Cells undergo competitive interactions as a homeostatic mechanism that enables the elimination of damaged cells and ensures appropriate cell number in a limited niche. Noting that noncancerous cells can inhibit the growth of co-cultured cancer cells, and that cancer cells can be deficient in tumor-suppressive microRNAs (miRNAs), Kosaka et al. explored the possibility that nonmalignant cells might restrain the proliferation of neighboring cancer cells by secreting such miRNAs. Medium in which the noncancerous prostate cancer cell line PNT-2 had grown (PNT-2 CM) inhibited the proliferation of a hormone-insensitive prostate cancer cell line (PC-3M-luc), whereas medium in which the cancer cells themselves had grown did not. MiRNAs can be secreted in small ceramide-rich vesicles known as exosomes, through a process that depends on neutral sphingomyelinase 2. Various approaches indicated that exosomes secreted by PNT-2 cells were incorporated into PC-3M-luc cells and mediated the antiproliferative message. These included co-culture analyses in which the PNT-2 cells had been preincubated with a fluorescent BODIPY-ceramide dye, exposure of PC-3M-luc cells to a fluorescently labeled exosomal fraction of PNT-2 CM, and treatment of PNT-2 cells with the neutral sphingomyelinase 2 inhibitor GW4869. The intracellular and extracellular abundance of multiple miRNAs, including miR-143, was decreased in PC-3M-luc compared with PNT-2 cells; moreover, GW4869 suppressed miR-143 secretion from PNT-2 cells. The proliferation of PC-3M-luc cells exposed to CM from miR-143–overexpressing HEK293 cells was decreased compared to those treated with CM from control HEK293 cells; moreover, PC-3M-luc cells exposed to CM from the miR-143–overexpressing HEK293 cells showed increased miR-143 abundance and decreased abundance of the miR-143 target KRAS. Indeed, compared with CM from control HEK293 cells, local injection of CM from the miR-143–overexpressing HEK293 cells suppressed the growth of PC-3M-luc cell–derived tumors in nude mice and decreased the abundance of the kinases KRAS and ERK5 in the tumors. The authors thus conclude that exosomal secretion of miRNAs from noncancerous cells can inhibit cancer cell proliferation.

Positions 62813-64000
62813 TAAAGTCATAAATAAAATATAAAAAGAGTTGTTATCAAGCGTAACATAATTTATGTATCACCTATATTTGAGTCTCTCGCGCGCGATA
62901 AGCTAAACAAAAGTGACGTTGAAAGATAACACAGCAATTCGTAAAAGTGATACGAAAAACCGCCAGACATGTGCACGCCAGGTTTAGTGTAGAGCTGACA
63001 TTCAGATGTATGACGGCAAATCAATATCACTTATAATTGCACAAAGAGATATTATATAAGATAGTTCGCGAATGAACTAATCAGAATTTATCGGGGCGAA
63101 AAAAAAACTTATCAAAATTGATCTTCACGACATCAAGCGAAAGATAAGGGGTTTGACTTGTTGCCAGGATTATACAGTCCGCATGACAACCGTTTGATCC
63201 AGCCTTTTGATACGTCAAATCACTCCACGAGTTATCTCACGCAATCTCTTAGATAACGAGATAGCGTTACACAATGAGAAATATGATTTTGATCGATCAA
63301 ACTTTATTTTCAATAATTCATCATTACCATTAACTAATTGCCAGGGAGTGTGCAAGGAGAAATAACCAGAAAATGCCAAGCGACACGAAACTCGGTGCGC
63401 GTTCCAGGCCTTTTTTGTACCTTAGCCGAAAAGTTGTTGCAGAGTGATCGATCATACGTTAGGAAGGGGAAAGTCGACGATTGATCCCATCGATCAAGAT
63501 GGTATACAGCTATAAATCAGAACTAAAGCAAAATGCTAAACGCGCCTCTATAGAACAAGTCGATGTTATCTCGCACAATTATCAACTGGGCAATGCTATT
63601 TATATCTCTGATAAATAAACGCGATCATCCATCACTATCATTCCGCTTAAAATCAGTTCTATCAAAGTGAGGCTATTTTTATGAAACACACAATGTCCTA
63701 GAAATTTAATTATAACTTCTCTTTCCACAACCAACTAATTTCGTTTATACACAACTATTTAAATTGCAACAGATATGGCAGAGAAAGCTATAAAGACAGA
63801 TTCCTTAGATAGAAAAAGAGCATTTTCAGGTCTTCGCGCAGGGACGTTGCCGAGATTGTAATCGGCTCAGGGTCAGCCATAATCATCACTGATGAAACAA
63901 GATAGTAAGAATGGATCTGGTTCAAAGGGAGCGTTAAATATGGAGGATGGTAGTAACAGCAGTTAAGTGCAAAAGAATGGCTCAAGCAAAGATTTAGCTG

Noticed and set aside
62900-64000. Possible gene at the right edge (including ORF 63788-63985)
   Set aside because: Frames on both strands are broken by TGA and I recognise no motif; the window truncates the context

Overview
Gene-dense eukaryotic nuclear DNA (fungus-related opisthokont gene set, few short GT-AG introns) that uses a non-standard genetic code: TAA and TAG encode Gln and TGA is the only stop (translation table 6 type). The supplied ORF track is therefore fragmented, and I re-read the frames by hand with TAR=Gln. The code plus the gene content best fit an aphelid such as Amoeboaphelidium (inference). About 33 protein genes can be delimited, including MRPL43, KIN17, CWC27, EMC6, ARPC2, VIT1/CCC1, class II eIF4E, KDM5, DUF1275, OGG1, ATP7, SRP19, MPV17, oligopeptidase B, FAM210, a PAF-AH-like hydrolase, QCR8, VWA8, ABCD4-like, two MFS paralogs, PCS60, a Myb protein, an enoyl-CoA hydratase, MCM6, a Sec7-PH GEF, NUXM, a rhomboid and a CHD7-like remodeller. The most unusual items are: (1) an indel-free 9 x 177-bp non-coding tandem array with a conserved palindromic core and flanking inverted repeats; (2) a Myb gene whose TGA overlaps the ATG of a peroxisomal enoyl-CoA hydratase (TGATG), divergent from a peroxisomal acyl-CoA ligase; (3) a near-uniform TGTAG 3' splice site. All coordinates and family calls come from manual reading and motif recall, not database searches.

N. Kosaka, H. Iguchi, Y. Yoshioka, K. Hagiwara, F. Takeshita, T. Ochiya, Competitive interactions of cancer cells and normal cells via secretory microRNAs. J. Biol. Chem. 287, 1397–1405 (2012). [Abstract] [Full Text]